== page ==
MANILA, Philippines – Relatively high-income earners. Well educated. Almost evenly split between Democratic and Republican supporters. Least trusting of other people.
These are just some of the characteristics of the Filipino American population according to a recent survey of Asian Americans, released on Tuesday, June 19.
“The Rise of Asian Americans” report, released by the Pew Research Center, highlighted “population trends, education, income and values” of the Asian American demographic.
From being one of the least educated, poorest, and least welcome ethnic groups several decades back, Asian Americans are now the highest income, best-educated and fastest growing racial group in the United States, the report highlighted.
Now numbering more than 18 million, Asian Americans make up 5.8% of the total population of the US, with Chinese, Filipinos, Indians, Vietnamese, Koreans, and Japanese forming the bulk of this group, US census data showed.
Asian Americans have also overtaken Hispanics as the largest group of recent immigrants to the US, comprising 36% of new immigrants in 2010.
The Pew study found out Asian Americans are “more satisfied than the general public with their lives, finances, and the direction of the country, and they place a greater value on marriage, parenthood, hard work, and career success.”
The Filipino American demographic
Filipinos comprise the second largest group of Asian Americans, numbering more than 3.4 million individuals, residing mostly in the West Coast of the continental US. Of these, around 2.5 million are adults 18 years old and above.
They are among the more well-off among Asian Americans (and the entire US population in general), with a median annual family income of $75,000 (2nd highest, next to Indian Americans), despite having a comparatively low median personal income of $43,000. Poverty incidence among Fil-Ams, meanwhile, is low (6%) compared to other Asian groups (12%) and the US national average (13%).
The report also showed that more than 6 in 10 Fil-Ams (62%) own a home, and are more likely living in the West Coast than the East Coast.
In terms of educational attainment, 47% of Filipino Americans 25 years old and above have at least a Bachelor’s degree, slightly lower than the Asian American average (49%) but higher than the national percentage (28%).
The survey, conducted in the first quarter of the year, delved into topics ranging from standard of living, citizenship/community, language, and even marriage.
- Filipino Americans, compared to other Asian American groups, are least likely to say their current standard of living is much better (38%) or somewhat better (25%) compared to their parents’ at a comparable age (2nd lowest).
- They are more likely to refer to themselves as “Filipino American” (69%) than as “Asian”/”Asian American” (10%) or “American” (19%), but are as likely to say they are a “typical” American as they would say they are “very different” from the typical US resident.
- Only 38% of Filipino Americans say it’s important to maintain ties to their native language; 66%, meanwhile, say they can converse in English “very well.”
Family ties, social trust
The survey also touched on why Asian Americans moved to the US, and how they are maintaining ties to their country of origin.
For a majority of Filipinos surveyed, family is the main reason for their move to the US (43%), followed by economic reason (34%); education (10%); and conflict/political reasons (1%).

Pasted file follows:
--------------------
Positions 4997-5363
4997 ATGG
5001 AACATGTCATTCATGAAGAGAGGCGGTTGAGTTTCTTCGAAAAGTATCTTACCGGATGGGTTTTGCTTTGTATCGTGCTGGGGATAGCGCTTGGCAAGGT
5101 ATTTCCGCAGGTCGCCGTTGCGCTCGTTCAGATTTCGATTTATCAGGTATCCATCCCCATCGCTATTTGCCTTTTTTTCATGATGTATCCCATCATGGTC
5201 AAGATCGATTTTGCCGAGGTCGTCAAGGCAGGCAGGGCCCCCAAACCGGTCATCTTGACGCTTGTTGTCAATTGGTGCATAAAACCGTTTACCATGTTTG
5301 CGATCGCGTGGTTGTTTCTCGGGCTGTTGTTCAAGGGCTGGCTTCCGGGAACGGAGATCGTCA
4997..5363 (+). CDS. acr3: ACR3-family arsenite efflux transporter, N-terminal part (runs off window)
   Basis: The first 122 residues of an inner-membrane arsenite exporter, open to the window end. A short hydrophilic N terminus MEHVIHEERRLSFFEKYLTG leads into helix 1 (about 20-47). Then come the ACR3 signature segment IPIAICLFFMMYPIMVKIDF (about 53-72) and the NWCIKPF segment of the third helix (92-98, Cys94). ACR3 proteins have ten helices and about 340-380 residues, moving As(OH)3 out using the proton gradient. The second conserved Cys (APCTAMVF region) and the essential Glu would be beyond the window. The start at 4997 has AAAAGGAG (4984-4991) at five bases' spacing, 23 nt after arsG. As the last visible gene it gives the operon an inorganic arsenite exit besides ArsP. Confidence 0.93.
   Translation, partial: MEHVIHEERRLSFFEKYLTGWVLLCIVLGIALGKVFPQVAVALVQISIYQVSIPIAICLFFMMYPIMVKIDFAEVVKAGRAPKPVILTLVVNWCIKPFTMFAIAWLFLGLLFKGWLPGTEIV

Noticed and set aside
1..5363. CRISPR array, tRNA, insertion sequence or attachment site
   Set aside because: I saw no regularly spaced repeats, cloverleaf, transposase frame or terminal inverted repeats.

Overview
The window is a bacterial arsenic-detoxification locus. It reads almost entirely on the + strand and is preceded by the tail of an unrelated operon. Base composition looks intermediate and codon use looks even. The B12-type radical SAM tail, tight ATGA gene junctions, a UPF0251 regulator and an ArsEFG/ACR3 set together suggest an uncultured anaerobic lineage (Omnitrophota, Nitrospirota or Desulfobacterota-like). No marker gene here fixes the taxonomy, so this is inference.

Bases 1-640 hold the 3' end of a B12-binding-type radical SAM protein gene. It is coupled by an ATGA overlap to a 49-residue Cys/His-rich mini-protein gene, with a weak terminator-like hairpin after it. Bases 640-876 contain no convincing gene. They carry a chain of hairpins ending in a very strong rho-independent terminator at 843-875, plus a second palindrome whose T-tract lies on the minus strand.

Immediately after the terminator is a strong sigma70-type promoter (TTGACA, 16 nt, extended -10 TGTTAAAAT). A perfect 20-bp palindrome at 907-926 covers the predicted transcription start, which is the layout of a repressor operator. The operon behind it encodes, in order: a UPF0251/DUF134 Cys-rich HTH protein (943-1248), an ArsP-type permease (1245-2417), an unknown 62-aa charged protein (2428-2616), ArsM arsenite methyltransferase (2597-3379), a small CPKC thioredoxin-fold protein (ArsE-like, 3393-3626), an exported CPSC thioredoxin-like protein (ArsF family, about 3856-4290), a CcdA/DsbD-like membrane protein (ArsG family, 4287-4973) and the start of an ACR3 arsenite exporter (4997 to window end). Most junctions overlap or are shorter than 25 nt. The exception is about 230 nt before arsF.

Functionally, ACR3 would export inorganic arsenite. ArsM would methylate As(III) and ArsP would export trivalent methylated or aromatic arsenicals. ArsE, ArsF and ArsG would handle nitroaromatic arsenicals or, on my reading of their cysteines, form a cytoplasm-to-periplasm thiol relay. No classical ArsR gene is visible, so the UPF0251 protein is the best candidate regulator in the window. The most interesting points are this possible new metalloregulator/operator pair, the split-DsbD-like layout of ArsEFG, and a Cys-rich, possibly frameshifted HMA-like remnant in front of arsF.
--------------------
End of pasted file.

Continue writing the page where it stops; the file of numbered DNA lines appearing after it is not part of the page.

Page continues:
Around 6 in 10 say they still have close family ties back in the Philippines, and 67% of them sent remittances in the past 12 months. Overall, 52% of Filipino Americans have sent remittances in the past year.
The study noted that Filipino Americans stand out among US Asian groups for their “low level of social trust.” Around 73% of Fil-Ams say you can’t be too careful in dealing with people. On the other hand, only 23% say most people can be trusted.
Despite this, the Pew survey said Filipino Americans tend to be more positive about their group’s relations with whites, other US Asian groups, Hispanics, and blacks, compared to other Asian American groups surveyed.
This can be seen in intermarriage rates: Filipino Americans have the second highest number of intermarriages among the groups surveyed, with 48% of newlyweds between 2008-2010 married to non-Asians, and 5% to other Asians.
Regarding discrimination, only 8% of Filipino Americans say it is a “major problem;” 46% say it is a minor problem, while 45% it is not a problem at all.
Filipino Americans, the report said, also have a more positive view of how Filipino parents raise their children, with 64% saying those who impart their Filipino heritage put “the right amount of pressure” on kids to do well in school. Only 22% say Filipino American parents pressure their children, while 13% say there is not enough pressure.
More Filipino-Americans also consider being a good parent as important (69%), while over half (51%) say having a successful marriage is important in their lives.
Politics was also part of the survey, and it revealed that 61% of Filipino Americans surveyed are dissatisfied with the way things are going in the US at present.
It also revealed that Filipino Americans are nearly split evenly along party lines: 40% are Republicans or leaning Republican, and 43% are Democrats or leaning Democratic. The group is also the most moderate among the 6, with 42% saying they are moderate compared to 33% referring to themselves as conservative and 20% liberal.
Among Asian Americans, they are also the most participative in civic activities (48%), but all other groups nearly have the same percentages.
“Asian Americans constitute a growing, but still rare population,” the research group said.
“But despite often sizable subgroup differences, Asian Americans are distinctive as a whole, especially when compared with all U.S. adults,” the research center said. – Rappler.com